Distinguished from her classmates by her spirited imagination, Henrietta S. Robertson must tolerate as best she can, life in a boarding school for the children of missionaries on Lushan mountain, Jiangxi Province. Allowing the parents to pursue their call to bring the Gospel to China, Etta and her classmates live a constrained life, isolated from their parents and caught between religions and cultures. It is 1941 and with the invasion of the Japanese they must now face life in an internment camp.
Hauntingly written, this is a poignant coming-of-age story told from the unique perspective of its captivating young narrator. [Larger font]
All agreed that the writing was beautifully poetic and descriptive. We couldn't understand how the missionary parents could be separated from their children for so long. Powerful, brilliant writing about how the children coped with their loneliness.
Beautifully written, with economy of words. Memorable.
Very few finished this book. We did not engage with the character or the subject matter and felt it was written by a 13 year old for 13 years olds. Those that did persevere felt it picked up in the final third but none enjoyed it, could find anything positive about it and would not recommend it. A disappointing book to end our year.
Although we found the earlier parts of the book a bit tedious, we thoroughly enjoyed this really poignant account of this small girl, once into the story. Well-written, descriptive and sad - sometimes very funny too.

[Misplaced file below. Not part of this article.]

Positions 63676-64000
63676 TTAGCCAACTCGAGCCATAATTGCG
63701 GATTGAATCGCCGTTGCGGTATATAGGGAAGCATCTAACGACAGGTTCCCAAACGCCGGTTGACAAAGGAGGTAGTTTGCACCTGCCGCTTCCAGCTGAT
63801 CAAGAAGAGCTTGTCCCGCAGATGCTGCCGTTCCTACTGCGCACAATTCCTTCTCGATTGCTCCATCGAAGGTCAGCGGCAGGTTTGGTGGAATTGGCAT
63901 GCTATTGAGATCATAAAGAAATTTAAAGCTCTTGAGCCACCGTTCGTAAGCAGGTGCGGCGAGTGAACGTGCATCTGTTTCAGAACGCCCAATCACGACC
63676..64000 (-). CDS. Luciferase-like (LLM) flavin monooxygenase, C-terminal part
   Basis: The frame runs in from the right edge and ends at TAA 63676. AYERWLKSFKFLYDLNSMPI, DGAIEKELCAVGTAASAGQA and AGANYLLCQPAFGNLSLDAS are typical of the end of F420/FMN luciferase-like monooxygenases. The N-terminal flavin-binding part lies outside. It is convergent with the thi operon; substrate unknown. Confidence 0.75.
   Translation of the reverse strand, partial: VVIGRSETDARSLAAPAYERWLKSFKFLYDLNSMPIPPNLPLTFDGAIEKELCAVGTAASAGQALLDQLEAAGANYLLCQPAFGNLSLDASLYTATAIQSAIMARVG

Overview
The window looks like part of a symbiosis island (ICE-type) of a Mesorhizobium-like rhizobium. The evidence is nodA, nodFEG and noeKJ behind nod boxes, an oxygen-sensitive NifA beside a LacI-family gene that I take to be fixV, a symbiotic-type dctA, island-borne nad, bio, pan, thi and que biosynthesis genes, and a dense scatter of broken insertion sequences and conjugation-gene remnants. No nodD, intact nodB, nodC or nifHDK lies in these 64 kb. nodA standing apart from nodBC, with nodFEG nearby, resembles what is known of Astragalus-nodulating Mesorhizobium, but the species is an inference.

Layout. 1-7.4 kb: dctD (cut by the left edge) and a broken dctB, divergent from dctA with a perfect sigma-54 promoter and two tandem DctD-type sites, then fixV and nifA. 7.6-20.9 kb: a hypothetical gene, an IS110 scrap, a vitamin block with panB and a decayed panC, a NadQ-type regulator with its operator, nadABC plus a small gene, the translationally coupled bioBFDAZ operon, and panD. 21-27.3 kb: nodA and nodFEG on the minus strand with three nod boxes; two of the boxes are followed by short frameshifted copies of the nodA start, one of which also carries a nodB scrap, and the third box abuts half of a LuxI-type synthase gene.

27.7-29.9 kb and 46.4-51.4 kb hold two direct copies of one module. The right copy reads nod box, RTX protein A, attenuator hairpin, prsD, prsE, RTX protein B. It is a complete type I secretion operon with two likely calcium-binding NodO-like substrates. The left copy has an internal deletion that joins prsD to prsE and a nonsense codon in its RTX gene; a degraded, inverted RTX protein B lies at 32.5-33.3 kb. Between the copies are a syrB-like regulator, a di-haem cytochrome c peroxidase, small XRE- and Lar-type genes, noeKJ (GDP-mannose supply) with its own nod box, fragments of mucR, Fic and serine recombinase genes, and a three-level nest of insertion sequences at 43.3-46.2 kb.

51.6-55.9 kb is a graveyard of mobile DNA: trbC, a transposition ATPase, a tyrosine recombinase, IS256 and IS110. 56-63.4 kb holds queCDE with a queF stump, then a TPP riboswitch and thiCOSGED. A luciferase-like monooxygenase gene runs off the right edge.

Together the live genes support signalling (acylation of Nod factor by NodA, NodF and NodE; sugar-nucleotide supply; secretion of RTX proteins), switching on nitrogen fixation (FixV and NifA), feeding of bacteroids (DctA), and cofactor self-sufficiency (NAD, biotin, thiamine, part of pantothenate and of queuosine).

Mixed reviews for this book. The "pros" enjoyed the format especially the mysticism and imagery demonstrated by the author. The "cons" weren't moved at all by the subject and felt it was just a "boarding school" in an unusual setting.
We enjoyed this book. Some found the beginning a bit slow. All of us were interested in the history of the period. The characters were well defined and the book was well-written. Quite a lot of discussion was about others experience of 'boarding' school for young children.
11/12 LOVED the book.
The group agreed that 'In a Land of Paper Gods' was slow going at first. However interest grew as the story proceeded. There were humorous, sad and poignant parts. All found it interesting historically. As usual, there was robust discussion.
Mixed reaction from the group. Interesting discussion about missionary work, and also about the treatment of children at the time.
This was a novel of 2 halves. The first was slow to engage one's attention; the second section was tumultuous, sad, occasionally violent and gripped one's attention. The author's use of descriptive language to paint word pictures was skilful; and the book notes were a helpful adjunct to the reading, and did focus one on a deeper reading of the narrative.
A mixed reaction to this book. Some found 'Etta' somewhat unconvincing, but it was an interesting narrative about the times, and human behaviour.
This is probably the book which generated the least discussion in our group. Once again, a couple of members didn't bother to read past the initial chapters and the others found it anywhere from mediocre to educational but not written in a way to grip any of us. We did all (those who read the book) admit we learnt things about missionary families back in the time, the Japanese invasion, and even the culture of the Chinese to a small degree. The three stars is the majority, some would have scored it less.